The North Gauteng (Pretoria) High Court has Friday found that the NPA’s decision to drop 783 charges of corruption against President Jacob Zuma was irrational, and have added that the South African president should face his charges.
A full bench of judges – led by Deputy Judge President Aubrey Ledwaba – gave the go-ahead for a review of the National Prosecuting Authority’s (NPA’s) 2009 decision to drop the charges against Zuma, in what has become known as the Spy Tapes saga (referring to the recordings of phone calls that were tapped between senior officials in former SA president Thabo Mbeki’s administration).
An application for a review of the NPA’s decision had been made by opposition party, the Democratic Alliance (DA).
It is likely that the SA president will appeal today’s judgment.
In a statement yesterday James Selfe, DA federal executive chairman, said: “Whoever loses this round is bound to appeal to the SCA and doubtless, in due course, to the Constitutional Court. It has taken seven years to get to this point in the litigation, and the finalisation of any appeals process will no doubt take a few years more thereafter.
“But ultimately the time and the cost is necessary to remind the President, the NPA and South Africa as a whole, that every decision to prosecute or not to prosecute must be made without fear or favour, and that even number one is not above the law.”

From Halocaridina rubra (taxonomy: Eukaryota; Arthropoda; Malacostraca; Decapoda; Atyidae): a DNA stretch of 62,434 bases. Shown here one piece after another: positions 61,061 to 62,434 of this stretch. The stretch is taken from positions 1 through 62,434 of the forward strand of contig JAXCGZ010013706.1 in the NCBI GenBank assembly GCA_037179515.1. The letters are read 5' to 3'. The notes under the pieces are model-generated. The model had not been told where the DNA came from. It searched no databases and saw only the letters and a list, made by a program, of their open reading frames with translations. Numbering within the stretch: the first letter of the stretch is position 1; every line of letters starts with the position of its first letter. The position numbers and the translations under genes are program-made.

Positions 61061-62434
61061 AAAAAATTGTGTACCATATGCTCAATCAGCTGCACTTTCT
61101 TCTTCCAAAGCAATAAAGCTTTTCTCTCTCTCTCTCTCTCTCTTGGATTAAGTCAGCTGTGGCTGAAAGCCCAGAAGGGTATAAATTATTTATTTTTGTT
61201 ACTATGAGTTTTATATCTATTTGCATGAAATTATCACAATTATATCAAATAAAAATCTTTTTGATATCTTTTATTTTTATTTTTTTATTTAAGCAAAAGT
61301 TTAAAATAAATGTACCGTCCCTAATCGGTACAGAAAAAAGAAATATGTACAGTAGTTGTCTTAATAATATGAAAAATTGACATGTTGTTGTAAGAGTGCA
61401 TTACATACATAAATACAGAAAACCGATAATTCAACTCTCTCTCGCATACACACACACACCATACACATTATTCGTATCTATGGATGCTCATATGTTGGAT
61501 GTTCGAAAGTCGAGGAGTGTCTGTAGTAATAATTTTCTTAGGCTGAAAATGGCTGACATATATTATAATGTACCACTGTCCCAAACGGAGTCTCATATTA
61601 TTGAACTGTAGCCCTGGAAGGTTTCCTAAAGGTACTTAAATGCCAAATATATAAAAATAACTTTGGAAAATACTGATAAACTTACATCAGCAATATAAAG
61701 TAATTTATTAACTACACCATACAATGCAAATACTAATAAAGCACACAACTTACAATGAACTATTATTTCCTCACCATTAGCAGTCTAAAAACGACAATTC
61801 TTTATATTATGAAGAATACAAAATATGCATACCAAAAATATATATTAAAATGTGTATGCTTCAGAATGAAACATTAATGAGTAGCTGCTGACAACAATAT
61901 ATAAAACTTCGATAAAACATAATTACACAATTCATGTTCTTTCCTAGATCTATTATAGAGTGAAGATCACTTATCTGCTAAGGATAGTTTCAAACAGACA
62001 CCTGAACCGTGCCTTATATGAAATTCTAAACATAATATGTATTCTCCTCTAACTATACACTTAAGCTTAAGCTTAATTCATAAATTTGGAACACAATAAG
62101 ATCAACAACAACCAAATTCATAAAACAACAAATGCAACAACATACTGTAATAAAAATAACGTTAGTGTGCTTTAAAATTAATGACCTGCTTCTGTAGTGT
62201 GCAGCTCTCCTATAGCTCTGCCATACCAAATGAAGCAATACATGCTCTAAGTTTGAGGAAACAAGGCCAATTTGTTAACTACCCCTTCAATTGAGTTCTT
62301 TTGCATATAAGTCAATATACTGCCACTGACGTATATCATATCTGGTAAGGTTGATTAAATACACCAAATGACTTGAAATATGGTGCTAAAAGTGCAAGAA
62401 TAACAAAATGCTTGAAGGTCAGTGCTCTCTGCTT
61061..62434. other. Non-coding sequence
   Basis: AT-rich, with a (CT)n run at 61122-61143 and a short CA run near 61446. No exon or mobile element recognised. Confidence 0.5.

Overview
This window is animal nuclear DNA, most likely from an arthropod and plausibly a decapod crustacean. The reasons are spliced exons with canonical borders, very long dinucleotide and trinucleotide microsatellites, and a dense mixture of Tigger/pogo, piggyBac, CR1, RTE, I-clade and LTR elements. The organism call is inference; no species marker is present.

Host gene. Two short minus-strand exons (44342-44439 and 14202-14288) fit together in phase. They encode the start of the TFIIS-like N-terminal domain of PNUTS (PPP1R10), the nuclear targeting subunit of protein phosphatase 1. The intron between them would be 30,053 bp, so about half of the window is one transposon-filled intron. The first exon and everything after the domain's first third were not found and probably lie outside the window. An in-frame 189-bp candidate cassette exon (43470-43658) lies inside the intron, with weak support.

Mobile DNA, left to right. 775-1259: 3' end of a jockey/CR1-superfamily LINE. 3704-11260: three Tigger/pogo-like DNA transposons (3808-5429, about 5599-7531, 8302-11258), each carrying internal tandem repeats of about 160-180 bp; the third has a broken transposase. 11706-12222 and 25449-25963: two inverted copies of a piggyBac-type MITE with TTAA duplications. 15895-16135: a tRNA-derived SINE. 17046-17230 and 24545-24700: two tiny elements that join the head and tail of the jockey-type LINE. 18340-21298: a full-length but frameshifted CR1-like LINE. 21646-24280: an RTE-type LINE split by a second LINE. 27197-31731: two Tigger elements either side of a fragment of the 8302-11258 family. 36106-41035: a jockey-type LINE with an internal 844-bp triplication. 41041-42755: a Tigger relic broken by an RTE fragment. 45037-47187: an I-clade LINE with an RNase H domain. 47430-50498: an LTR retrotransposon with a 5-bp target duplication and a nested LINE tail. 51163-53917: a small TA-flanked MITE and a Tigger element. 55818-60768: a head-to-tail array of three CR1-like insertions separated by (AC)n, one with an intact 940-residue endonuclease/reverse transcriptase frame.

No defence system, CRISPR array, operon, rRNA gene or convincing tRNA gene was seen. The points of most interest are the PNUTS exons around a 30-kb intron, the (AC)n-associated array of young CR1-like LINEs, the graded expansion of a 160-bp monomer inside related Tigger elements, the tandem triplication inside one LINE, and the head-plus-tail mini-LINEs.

Selfe was in court today with DA leader Mmusi Maimane.
The DA had contended that the decision taken by the acting National Director of Public Prosecutions (NDPP), Mokotedi Mpshe, in 2009 was “irrational, unreasonable and made with an ulterior political motive”.
Mpshe had thrown the case out of court based on the contention that the ‘spy tapes’ manipulated the timing of charges against Zuma for political reasons.
A South African expat living in Japan wrote on the DA’s page today that “most kids [in Japan] don’t know the name Mandela, yet everywhere people ask me if Zuma has been taken down yet, without me mentioning a thing” and lamented that Zuma’s alleged corruption is now more recognisable abroad than South Africa’s “golden era”.
— EWN Reporter (@ewnreporter) April 29, 2016